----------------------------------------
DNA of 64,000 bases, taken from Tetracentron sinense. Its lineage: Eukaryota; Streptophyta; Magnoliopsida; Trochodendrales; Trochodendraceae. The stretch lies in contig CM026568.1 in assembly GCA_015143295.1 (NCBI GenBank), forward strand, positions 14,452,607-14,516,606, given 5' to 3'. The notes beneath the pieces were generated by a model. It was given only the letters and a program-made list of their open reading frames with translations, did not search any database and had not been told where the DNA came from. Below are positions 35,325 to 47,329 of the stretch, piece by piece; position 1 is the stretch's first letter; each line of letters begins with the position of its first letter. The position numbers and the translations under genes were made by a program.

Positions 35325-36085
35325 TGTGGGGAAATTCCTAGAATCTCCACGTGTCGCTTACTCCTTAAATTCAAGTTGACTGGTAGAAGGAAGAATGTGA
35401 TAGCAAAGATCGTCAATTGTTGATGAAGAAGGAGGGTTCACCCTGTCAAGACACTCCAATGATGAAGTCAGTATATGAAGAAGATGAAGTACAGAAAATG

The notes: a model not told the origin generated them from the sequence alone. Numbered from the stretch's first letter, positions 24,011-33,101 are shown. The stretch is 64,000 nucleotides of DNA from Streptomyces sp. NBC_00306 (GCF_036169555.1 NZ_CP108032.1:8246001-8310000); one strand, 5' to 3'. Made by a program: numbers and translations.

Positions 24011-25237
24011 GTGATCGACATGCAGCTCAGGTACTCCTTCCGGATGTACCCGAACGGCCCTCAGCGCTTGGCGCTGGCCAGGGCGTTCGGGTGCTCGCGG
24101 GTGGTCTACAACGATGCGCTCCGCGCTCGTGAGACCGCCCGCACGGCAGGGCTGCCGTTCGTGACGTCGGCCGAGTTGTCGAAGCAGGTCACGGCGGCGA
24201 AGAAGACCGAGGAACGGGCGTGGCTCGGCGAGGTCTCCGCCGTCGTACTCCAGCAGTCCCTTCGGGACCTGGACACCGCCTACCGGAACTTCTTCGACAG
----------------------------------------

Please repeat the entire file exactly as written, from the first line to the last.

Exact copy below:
DNA of 64,000 bases, taken from Tetracentron sinense. Its lineage: Eukaryota; Streptophyta; Magnoliopsida; Trochodendrales; Trochodendraceae. The stretch lies in contig CM026568.1 in assembly GCA_015143295.1 (NCBI GenBank), forward strand, positions 14,452,607-14,516,606, given 5' to 3'. The notes beneath the pieces were generated by a model. It was given only the letters and a program-made list of their open reading frames with translations, did not search any database and had not been told where the DNA came from. Below are positions 35,325 to 47,329 of the stretch, piece by piece; position 1 is the stretch's first letter; each line of letters begins with the position of its first letter. The position numbers and the translations under genes were made by a program.

Positions 35325-36085
35325 TGTGGGGAAATTCCTAGAATCTCCACGTGTCGCTTACTCCTTAAATTCAAGTTGACTGGTAGAAGGAAGAATGTGA
35401 TAGCAAAGATCGTCAATTGTTGATGAAGAAGGAGGGTTCACCCTGTCAAGACACTCCAATGATGAAGTCAGTATATGAAGAAGATGAAGTACAGAAAATG

The notes: a model not told the origin generated them from the sequence alone. Numbered from the stretch's first letter, positions 24,011-33,101 are shown. The stretch is 64,000 nucleotides of DNA from Streptomyces sp. NBC_00306 (GCF_036169555.1 NZ_CP108032.1:8246001-8310000); one strand, 5' to 3'. Made by a program: numbers and translations.

Positions 24011-25237
24011 GTGATCGACATGCAGCTCAGGTACTCCTTCCGGATGTACCCGAACGGCCCTCAGCGCTTGGCGCTGGCCAGGGCGTTCGGGTGCTCGCGG
24101 GTGGTCTACAACGATGCGCTCCGCGCTCGTGAGACCGCCCGCACGGCAGGGCTGCCGTTCGTGACGTCGGCCGAGTTGTCGAAGCAGGTCACGGCGGCGA
24201 AGAAGACCGAGGAACGGGCGTGGCTCGGCGAGGTCTCCGCCGTCGTACTCCAGCAGTCCCTTCGGGACCTGGACACCGCCTACCGGAACTTCTTCGACAG